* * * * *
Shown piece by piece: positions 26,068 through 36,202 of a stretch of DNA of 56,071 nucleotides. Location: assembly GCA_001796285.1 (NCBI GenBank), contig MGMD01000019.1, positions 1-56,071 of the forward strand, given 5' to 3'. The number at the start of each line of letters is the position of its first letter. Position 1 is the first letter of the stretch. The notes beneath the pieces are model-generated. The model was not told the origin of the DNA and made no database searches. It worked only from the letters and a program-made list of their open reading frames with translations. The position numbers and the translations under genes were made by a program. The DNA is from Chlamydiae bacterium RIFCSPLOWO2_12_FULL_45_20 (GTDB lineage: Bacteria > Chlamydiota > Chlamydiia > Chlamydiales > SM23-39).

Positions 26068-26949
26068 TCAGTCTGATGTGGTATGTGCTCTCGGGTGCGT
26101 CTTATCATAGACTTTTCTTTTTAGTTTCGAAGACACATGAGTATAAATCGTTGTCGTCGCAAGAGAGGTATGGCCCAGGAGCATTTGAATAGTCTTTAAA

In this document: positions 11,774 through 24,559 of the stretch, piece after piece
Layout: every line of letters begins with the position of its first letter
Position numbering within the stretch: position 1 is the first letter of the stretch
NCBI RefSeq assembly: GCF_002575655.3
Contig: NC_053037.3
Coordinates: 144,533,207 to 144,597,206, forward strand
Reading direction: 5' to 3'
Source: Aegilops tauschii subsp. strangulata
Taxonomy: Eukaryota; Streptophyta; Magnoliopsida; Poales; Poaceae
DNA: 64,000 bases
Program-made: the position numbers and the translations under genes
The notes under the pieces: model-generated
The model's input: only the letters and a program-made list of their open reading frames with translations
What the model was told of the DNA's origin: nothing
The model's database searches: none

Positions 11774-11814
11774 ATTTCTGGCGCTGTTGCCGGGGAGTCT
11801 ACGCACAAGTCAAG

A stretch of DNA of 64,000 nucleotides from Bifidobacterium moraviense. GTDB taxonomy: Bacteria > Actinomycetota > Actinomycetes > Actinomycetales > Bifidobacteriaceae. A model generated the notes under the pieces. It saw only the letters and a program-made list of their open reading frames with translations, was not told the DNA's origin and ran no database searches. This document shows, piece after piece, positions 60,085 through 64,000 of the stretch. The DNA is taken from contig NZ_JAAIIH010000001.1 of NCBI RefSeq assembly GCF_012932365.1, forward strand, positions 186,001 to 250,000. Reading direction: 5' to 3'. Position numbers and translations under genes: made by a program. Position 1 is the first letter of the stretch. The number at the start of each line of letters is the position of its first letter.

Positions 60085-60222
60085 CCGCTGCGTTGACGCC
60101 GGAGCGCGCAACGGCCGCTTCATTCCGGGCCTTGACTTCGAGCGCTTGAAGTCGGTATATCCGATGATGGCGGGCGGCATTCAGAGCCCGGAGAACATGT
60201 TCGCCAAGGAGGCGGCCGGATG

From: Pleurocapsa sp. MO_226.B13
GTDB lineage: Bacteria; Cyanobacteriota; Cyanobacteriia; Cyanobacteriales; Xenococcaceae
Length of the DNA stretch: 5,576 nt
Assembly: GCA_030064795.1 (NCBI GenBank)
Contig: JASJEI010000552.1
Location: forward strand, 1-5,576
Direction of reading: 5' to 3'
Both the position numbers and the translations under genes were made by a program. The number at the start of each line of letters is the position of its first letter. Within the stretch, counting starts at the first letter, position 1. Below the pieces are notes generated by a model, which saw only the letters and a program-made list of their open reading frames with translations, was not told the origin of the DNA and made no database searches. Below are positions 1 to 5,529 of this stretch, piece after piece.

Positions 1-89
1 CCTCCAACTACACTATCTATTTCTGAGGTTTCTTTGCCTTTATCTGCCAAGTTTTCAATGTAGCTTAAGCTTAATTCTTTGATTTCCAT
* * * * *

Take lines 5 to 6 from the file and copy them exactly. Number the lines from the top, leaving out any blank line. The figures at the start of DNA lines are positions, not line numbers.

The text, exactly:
In this document: positions 11,774 through 24,559 of the stretch, piece after piece
Layout: every line of letters begins with the position of its first letter